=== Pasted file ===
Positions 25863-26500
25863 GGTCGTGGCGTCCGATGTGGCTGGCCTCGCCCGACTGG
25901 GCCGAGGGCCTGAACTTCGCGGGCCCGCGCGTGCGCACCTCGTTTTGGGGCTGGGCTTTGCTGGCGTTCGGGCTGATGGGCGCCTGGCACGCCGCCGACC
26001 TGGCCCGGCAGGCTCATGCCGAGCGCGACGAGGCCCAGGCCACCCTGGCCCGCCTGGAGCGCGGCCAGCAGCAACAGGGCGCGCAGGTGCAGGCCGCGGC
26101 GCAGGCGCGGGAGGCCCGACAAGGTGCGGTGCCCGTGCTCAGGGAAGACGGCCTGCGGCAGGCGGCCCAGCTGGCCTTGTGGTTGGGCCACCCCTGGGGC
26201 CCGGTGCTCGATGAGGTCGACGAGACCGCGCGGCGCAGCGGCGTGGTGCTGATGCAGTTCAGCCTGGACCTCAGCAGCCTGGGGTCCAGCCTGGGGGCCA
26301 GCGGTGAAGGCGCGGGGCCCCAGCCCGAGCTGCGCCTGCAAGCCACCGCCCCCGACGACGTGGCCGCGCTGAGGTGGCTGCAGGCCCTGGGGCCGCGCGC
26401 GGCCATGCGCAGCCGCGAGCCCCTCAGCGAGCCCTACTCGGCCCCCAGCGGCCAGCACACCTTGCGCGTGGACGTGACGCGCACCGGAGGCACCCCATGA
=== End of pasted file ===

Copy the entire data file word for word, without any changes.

Positions 25863-26500
25863 GGTCGTGGCGTCCGATGTGGCTGGCCTCGCCCGACTGG
25901 GCCGAGGGCCTGAACTTCGCGGGCCCGCGCGTGCGCACCTCGTTTTGGGGCTGGGCTTTGCTGGCGTTCGGGCTGATGGGCGCCTGGCACGCCGCCGACC
26001 TGGCCCGGCAGGCTCATGCCGAGCGCGACGAGGCCCAGGCCACCCTGGCCCGCCTGGAGCGCGGCCAGCAGCAACAGGGCGCGCAGGTGCAGGCCGCGGC
26101 GCAGGCGCGGGAGGCCCGACAAGGTGCGGTGCCCGTGCTCAGGGAAGACGGCCTGCGGCAGGCGGCCCAGCTGGCCTTGTGGTTGGGCCACCCCTGGGGC
26201 CCGGTGCTCGATGAGGTCGACGAGACCGCGCGGCGCAGCGGCGTGGTGCTGATGCAGTTCAGCCTGGACCTCAGCAGCCTGGGGTCCAGCCTGGGGGCCA
26301 GCGGTGAAGGCGCGGGGCCCCAGCCCGAGCTGCGCCTGCAAGCCACCGCCCCCGACGACGTGGCCGCGCTGAGGTGGCTGCAGGCCCTGGGGCCGCGCGC
26401 GGCCATGCGCAGCCGCGAGCCCCTCAGCGAGCCCTACTCGGCCCCCAGCGGCCAGCACACCTTGCGCGTGGACGTGACGCGCACCGGAGGCACCCCATGA